Taking place over the course of an evening, Transcendence tells the story of 15-year-old William, as he tries to understand who he is and who he wants to be. Written and directed by Wayne Stelini, it offers a humourous yet sincere look at gender identity and the challenges that a teenager has when faced with these choices. Through William’s daggy father (Michael Robins), his acid-tongued friends Ricky and Felicia (Kyle Cuthbert and Ivan Koetsveld) and some brilliant lip-syncing numbers, we follow William (Anthony Pontonio) on this journey of self-discovery.
Stelini has us spend a good half hour focusing on the dynamics of these four people and helping us to see things from their perspectives. However, it isn’t until the final half of the show where we learn that William’s parents are sending him away to a conversion camp and the reasons for this become clear. As such, we don’t get to explore this part of the story which results in an ending that is slightly rushed.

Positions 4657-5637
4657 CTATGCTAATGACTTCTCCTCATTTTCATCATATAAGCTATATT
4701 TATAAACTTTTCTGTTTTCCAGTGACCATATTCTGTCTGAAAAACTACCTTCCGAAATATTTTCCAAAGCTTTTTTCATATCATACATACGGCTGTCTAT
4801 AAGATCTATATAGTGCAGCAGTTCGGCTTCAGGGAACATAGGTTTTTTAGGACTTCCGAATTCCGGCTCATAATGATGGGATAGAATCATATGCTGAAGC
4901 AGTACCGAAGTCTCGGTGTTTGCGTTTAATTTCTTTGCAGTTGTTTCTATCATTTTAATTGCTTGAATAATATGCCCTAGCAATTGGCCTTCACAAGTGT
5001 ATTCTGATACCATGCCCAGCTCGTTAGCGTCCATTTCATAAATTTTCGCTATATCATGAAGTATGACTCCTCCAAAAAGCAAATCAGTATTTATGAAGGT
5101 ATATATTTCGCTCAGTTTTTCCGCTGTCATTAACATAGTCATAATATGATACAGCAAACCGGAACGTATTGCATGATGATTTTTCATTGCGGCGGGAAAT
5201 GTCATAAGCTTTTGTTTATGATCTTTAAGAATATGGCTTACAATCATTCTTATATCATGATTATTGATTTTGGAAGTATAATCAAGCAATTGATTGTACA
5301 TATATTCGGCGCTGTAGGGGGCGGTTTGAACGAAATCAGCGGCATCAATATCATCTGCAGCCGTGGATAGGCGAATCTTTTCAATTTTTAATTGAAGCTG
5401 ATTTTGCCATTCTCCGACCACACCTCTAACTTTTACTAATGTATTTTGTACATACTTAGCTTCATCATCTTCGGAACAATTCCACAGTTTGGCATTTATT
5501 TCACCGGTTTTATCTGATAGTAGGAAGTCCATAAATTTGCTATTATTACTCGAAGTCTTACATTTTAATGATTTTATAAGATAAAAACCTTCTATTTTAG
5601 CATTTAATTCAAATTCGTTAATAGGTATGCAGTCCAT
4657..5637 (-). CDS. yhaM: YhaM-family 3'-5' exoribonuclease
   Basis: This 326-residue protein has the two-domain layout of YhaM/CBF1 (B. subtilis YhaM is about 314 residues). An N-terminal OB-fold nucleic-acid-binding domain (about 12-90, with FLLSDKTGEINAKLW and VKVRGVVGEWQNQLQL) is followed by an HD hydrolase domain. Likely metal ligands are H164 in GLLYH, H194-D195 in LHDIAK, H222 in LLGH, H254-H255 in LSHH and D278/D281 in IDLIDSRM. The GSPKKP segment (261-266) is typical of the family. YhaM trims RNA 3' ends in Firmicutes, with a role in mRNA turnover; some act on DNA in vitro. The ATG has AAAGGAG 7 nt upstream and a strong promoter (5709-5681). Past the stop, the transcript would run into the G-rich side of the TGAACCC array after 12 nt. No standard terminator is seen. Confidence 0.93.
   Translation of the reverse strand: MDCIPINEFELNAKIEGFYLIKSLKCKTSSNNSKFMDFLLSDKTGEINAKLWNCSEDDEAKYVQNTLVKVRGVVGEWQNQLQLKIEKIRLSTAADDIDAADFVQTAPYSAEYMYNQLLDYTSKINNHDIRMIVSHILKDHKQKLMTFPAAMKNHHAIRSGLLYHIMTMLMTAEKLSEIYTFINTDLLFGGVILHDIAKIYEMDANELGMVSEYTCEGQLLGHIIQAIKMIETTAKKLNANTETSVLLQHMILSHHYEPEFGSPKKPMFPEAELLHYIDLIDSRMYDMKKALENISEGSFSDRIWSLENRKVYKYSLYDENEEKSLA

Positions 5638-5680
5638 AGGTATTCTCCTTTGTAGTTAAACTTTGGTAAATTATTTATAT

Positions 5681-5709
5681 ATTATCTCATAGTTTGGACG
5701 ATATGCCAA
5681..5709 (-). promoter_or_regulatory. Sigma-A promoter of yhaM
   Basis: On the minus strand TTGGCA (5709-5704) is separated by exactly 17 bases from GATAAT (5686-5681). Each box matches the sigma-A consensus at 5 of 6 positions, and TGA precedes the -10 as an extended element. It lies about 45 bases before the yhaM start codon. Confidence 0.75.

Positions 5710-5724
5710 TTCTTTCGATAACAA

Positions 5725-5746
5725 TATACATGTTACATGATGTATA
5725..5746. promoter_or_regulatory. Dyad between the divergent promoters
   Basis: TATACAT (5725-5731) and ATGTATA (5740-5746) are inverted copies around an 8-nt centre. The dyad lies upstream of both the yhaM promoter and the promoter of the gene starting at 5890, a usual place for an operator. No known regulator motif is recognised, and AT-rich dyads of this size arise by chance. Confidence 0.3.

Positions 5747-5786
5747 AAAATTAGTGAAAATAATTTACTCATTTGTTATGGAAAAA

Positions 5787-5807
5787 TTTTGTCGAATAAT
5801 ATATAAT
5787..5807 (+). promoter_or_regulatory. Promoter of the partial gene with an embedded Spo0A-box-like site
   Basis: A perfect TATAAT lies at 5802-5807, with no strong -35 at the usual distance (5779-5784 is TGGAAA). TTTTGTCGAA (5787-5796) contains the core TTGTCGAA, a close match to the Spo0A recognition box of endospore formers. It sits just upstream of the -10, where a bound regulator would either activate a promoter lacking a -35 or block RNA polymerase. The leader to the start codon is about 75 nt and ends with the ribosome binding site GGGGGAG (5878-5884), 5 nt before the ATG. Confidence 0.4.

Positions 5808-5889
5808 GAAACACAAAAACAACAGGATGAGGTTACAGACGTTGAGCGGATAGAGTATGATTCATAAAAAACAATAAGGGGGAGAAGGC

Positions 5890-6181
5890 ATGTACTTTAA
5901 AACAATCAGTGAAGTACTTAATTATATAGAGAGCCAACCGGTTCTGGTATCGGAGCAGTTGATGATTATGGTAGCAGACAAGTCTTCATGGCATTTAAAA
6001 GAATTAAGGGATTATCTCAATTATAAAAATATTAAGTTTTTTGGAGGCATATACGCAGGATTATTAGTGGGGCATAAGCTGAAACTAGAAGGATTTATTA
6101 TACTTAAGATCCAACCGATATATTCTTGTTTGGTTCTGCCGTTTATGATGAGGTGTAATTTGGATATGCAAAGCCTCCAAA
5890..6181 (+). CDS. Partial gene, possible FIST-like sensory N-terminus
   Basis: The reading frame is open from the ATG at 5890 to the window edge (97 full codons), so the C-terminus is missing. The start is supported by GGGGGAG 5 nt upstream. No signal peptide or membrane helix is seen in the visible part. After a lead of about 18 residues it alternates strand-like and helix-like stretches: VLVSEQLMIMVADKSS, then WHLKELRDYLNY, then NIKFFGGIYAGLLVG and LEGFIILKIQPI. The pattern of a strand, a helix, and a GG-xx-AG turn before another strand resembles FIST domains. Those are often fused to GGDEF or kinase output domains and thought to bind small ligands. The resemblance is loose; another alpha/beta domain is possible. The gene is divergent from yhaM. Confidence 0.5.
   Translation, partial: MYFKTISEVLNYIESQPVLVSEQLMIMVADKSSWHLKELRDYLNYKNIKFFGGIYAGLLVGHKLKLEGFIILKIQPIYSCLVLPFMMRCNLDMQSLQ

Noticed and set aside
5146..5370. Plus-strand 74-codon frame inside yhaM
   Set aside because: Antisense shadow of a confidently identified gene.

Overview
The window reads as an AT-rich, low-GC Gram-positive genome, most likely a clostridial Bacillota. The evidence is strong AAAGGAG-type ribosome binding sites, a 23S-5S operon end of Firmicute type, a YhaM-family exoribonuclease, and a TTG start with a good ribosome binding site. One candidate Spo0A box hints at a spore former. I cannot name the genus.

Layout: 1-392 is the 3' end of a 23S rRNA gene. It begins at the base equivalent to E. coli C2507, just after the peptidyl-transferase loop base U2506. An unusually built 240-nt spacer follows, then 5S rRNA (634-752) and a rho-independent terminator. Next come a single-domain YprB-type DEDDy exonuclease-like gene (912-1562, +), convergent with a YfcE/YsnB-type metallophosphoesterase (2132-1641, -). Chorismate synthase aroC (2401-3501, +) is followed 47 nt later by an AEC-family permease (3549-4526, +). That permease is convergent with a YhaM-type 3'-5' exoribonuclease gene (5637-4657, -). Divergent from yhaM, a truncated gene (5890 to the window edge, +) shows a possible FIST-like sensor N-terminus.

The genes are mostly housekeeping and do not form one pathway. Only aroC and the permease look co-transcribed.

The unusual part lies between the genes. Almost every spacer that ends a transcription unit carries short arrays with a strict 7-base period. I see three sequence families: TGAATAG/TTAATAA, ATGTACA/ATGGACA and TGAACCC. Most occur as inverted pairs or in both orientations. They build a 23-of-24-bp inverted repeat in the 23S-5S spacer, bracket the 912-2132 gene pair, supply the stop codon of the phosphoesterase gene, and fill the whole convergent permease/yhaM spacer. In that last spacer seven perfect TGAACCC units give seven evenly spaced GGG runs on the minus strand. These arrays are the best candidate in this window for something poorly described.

Koetsveld steals the show as the sharp, loud and sexual Felicia. These qualities may result in a character easy to write, but Koetsveld brings authenticity and history to her. Pontonio is more than capable of carrying the show as William but there are times when his performance and energy is too similarly matched with Robins, so some tighter direction to make these scenes more engaging would strengthen the first half of the show.
Transcendence is an original queer play about finding yourself and becoming the person you want to be, but unfortunately it does not allow us to witness this with William. This feels more like a prologue to the journey and now that that has been set in motion, it would be fascinating to watch that story be told.
Venue: Butterfly Club, 5 Carson Place, Melbourne
Season: until 28 January | 8:30pm
Duration: 60 minutes
Tickets: $37 Full | $33 Concession
Bookings: Midsumma Festival